# [TCML] Transformer Sources

FIFTYGUY at aol.com FIFTYGUY at aol.com
Fri Mar 13 18:36:20 MST 2009

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In a message dated 3/13/09 6:42:25 P.M. Eastern Standard Time,
bunnikillr at cox.net writes:

>Lost  me on this set up...  where can I find some schematics on this type
>of wiring?  Im still trying to understand how a 400VA trannie can  handle
>Is the low voltage trannie added to the  line voltage for 140V?

It's a standard application for an autotransformer.  "Buck/boost" is the
industry term.

_http://en.wikipedia.org/wiki/Buck-boost_transformer_
(http://en.wikipedia.org/wiki/Buck-boost_transformer)

_http://www.squared.com/us/products/transformers.nsf/unid/C82FCAA16A8A5A0285256A5D006A234A/\$file/buckandboost.htm_
(http://www.squared.com/us/products/transformers.nsf/unid/C82FCAA16A8A5A0285256A5D006A234A/\$file/buckandboost.htm)

Note the trick is that the low voltage secondary  (secondary volts is the
amount of the "buck" or "boost") has to carry the same  current as the load.
The secondary could be 24VAC at 16.7 Amps, for 400 VA. This  will give 24Volts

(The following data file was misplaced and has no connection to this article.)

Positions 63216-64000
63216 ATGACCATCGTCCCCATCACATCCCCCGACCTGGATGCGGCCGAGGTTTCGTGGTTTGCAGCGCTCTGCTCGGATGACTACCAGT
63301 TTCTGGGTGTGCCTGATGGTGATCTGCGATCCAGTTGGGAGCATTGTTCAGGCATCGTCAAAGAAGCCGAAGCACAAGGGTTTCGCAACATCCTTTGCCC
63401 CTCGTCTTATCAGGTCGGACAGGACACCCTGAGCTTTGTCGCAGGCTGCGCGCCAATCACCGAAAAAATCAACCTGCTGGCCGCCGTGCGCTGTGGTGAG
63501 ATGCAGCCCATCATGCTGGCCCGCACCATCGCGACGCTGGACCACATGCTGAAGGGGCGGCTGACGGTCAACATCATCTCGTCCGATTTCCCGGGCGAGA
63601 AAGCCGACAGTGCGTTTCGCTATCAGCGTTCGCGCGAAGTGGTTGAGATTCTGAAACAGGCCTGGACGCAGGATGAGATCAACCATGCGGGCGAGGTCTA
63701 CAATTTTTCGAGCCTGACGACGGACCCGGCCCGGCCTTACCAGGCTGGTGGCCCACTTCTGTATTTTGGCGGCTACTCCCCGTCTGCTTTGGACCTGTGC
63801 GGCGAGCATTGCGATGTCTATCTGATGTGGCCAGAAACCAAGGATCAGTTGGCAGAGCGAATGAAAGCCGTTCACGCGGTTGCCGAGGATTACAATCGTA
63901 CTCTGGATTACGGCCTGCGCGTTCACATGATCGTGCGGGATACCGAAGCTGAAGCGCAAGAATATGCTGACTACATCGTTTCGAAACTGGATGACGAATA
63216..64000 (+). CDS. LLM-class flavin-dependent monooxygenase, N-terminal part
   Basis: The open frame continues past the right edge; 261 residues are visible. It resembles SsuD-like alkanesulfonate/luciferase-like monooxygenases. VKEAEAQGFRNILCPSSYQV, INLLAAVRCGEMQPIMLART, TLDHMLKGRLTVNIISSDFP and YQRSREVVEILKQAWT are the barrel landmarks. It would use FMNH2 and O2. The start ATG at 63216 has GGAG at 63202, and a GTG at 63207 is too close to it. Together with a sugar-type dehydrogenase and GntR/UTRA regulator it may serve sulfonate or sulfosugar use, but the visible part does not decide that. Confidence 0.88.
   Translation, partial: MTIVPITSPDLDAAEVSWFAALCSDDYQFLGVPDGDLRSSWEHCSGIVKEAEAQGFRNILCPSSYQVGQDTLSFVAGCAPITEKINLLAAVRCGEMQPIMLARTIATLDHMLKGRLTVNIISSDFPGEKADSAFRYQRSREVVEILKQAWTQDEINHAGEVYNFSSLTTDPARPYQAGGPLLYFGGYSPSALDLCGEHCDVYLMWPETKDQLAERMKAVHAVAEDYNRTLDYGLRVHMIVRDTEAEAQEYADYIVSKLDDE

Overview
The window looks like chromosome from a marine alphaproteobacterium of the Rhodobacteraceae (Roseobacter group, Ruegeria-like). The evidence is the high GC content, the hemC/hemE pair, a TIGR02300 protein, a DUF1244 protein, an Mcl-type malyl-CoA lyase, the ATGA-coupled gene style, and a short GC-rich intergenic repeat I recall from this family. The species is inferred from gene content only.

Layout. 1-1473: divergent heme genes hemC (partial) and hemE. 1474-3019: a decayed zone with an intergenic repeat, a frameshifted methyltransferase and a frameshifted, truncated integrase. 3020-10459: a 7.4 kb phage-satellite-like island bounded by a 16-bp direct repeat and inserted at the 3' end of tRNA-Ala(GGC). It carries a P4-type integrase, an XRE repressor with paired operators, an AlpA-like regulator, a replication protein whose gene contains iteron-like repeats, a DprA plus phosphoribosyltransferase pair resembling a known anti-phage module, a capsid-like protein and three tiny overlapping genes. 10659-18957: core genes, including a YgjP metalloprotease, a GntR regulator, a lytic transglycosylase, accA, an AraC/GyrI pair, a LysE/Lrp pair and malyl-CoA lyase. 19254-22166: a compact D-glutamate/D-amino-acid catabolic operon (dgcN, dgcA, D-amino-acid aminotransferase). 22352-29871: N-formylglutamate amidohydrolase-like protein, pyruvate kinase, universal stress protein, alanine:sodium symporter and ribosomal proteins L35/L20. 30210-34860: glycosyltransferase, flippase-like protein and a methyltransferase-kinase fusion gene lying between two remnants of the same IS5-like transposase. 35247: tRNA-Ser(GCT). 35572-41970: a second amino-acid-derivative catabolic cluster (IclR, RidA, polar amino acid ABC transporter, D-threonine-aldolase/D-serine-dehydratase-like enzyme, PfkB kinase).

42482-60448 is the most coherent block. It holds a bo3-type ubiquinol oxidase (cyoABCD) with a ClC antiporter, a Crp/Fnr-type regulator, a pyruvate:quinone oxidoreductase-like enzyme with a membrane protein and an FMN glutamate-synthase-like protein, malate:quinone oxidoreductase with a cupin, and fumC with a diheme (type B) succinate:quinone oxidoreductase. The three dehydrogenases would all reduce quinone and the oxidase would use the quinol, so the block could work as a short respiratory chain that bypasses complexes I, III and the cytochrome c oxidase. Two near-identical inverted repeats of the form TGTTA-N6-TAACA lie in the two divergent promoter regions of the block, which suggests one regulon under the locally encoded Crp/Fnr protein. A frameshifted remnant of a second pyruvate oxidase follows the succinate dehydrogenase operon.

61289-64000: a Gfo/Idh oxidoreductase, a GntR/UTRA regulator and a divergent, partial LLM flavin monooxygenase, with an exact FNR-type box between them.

of boost to a circuit with up to 16.7 Amps of current. The  buck/boost
transformer's primary voltage rating puts the limit on the type of  circuit you
apply it to.
Theoretically, if you had a transformer that had  a primary rating of
1,000,000 Volts you could use it to "boost" the  voltage of a 1,000,000 Volt
circuit to 1,000,024 VAC. So long as the circuit  current was limit to 16.7 Amps,
you would be perfectly OK using that 400 VA  transformer on a 16,700,000 VA
circuit.
Most buck/boost transformers are used on 120, 208,  or 240 VAC circuits
where the voltage isn't where it should be for one reason or  another. A common
application might be bringing a 208V circuit closer to  240V so a 240V device
can run better. Or compensating for the voltage drop from  a heavy load.
Also, buck/boost transformers are *used* as  auto-transformers, but they
are *built* as standard isolating transformers to  allow many connection
options. We've used buck/boost transformers as  high-current sources (up to 1500
Amps). The secondary windings tend to be  terminated in lugs that stick out of
the potting resin, and require bolted lugs  for cable connections.

-Phil LaBudde

Center for the Advanced Study of Ballistic  Improbabilities
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